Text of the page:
- WisdomTree Dreyfus Gulf Currency Fund
- WisdomTree Dreyfus Oil Exporters Currency Fund
The filing covers a host of currencies that investors have not yet been able to access via exchange-traded products, particularly those from emerging markets, such as the Turkish lira, the Hungarian forint, the Indonesian rupiah and the Malaysian ringgit. The more open-ended regional or country group designations—including the developed currency fund or the oil exporters currency fund—will cover baskets of up to 10 different currencies.
Interestingly, in addition to potentially expanding the range of currency ETFs available on the U.S. market, the filing could also expand the market’s lineup of actively managed ETFs, since WisdomTree’s currency funds do not actually track indexes.
Direxion Adds More Triple-Leveraged/Triple-Inverse Filings
Direxion caused a bit of a ripple earlier this year when it filed with the SEC for 36 ETFs. The funds, should they launch, would mark the entry of yet another ETF provider to the marketplace, but more importantly, they would be the first triple-leveraged and triple-inverse ETFs in the world.
The first batch of would-be ETFs covered 18 different indexes representing a wide spectrum of asset classes, and Direxion’s latest filing adds two more indexes to that list that will underlie four funds.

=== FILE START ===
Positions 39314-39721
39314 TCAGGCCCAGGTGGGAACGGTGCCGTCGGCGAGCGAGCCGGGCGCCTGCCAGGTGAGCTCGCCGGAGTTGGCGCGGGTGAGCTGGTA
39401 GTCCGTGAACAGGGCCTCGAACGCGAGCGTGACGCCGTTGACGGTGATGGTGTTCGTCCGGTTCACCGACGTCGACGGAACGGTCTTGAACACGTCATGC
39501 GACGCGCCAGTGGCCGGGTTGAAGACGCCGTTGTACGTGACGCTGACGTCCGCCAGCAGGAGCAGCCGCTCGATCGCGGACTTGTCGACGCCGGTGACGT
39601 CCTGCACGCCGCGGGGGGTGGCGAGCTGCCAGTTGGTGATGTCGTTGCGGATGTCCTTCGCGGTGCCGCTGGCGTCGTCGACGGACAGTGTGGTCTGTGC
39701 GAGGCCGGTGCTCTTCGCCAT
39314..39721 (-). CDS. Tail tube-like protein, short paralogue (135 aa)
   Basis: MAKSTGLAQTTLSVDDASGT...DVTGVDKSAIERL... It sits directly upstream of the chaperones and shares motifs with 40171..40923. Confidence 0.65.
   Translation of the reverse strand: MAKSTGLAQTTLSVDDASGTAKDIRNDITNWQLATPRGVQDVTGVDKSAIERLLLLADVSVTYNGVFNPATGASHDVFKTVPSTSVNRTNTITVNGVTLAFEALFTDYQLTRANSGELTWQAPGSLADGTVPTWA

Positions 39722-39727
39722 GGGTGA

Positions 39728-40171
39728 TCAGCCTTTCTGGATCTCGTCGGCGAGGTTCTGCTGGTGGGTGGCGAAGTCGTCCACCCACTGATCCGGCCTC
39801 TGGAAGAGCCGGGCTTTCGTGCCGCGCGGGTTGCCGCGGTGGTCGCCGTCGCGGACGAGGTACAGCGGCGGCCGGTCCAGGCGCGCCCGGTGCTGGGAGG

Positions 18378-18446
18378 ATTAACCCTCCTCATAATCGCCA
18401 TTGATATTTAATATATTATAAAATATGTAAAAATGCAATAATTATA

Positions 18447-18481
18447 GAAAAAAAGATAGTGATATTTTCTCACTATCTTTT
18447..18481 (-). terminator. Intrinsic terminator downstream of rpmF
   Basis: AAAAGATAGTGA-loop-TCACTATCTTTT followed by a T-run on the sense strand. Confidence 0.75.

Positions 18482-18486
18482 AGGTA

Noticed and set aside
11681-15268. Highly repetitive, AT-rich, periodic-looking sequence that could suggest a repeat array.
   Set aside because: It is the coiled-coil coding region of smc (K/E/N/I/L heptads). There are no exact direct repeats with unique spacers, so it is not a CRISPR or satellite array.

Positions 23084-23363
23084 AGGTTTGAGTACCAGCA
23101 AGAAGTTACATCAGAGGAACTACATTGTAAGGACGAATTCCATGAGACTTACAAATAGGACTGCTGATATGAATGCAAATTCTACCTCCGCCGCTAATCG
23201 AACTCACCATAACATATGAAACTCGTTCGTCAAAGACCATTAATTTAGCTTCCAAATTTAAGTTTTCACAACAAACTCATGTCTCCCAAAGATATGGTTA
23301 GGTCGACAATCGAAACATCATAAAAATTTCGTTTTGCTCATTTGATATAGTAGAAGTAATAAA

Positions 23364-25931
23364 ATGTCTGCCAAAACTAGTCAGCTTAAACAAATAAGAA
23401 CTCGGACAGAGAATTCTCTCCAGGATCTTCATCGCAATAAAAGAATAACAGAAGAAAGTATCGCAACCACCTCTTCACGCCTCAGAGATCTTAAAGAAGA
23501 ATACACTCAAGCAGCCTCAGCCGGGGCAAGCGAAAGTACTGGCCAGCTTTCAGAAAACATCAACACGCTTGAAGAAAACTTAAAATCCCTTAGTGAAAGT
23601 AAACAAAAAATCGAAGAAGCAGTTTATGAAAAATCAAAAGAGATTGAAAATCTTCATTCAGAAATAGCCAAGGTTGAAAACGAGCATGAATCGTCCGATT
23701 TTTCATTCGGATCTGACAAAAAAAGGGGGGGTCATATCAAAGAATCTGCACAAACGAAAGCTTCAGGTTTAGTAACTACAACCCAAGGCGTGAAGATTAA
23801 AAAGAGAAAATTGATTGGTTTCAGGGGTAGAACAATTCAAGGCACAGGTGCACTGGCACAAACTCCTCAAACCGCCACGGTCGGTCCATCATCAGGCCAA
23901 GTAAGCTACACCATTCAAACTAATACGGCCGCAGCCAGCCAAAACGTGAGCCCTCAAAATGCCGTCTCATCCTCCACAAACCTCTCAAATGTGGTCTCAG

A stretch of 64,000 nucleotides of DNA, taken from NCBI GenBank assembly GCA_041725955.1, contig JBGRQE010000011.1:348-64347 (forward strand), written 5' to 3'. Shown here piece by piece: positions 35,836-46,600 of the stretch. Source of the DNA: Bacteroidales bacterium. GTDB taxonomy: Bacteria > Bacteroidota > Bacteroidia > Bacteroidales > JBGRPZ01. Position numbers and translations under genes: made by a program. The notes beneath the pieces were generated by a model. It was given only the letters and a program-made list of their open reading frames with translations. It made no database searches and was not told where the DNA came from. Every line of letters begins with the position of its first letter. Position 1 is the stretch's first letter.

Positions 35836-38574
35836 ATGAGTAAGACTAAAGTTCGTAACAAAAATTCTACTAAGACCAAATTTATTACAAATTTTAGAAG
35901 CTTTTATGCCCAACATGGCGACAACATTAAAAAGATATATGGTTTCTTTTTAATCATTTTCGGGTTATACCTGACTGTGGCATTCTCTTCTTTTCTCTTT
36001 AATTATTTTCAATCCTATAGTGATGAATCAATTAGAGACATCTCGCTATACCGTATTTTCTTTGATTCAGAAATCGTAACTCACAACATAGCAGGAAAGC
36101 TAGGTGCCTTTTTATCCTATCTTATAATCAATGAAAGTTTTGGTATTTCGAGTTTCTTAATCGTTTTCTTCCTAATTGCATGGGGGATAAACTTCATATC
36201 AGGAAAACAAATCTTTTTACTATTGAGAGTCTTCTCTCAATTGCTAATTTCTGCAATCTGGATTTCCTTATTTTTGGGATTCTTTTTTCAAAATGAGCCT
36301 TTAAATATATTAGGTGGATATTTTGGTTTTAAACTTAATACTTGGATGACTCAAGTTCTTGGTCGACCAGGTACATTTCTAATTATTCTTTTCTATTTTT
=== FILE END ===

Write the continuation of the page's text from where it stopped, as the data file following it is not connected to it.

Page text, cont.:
The Direxion Clean Energy Bull 3X Shares and Direxion Clean Energy Bear 3X Shares will be tied to the S&P Global Clean Energy Index, from Standard & Poor’s family of thematic indexes, while the Direxion Technology Bull 3X Shares and Direxion Technology Bear 3X Shares will be tied to the Russell 1000 Technology Index, a subsector of the large-cap Russell 1000 Index.
The underlying indexes for many of the funds have also changed, and it appears some of the proposed funds may have been eliminated. Whereas previously the total market funds were to track an index from MSCI, it has been replaced in the filing by the Russell 3000. Similarly, the S&P 500, S&P MidCap 400, S&P BRIC 40 Index, FTSE/Xinhua China 25 Index, Energy Select Sector Index and Financial Select Sector Index appear to have been replaced by the Russell 1000, the Russell Midcap Index, the BNY BRIC Select ADR Index, the BNY China Select ADR Index, the Russell 1000 Energy Index and the Russell 1000 Financial Services Index.
The funds in the original filing that were originally slated to track the Nasdaq-100, Dow Jones Industrial Average, Nikkei 225 and the Morgan Stanley Commodity Related Index were not included in the latest filing.
Also interesting to note, the funds listed in the latest filing show higher expense ratios. Whereas the original filing showed all the funds charging expense ratios of 0.75%, the new filing lists the net expense ratio for each fund as either 0.94% or 0.95%.
Be careful when making fruit-basket comparisons; you’re likely to come up with lemons.
Movers and shakers in the ETF world are often just the opposite.
With the S&P 500 topping 2,000, it’s worth understanding how you ended up in the wrong large-cap ETF.
Pimco is going back to what it does best—generating alpha through fixed-income exposure.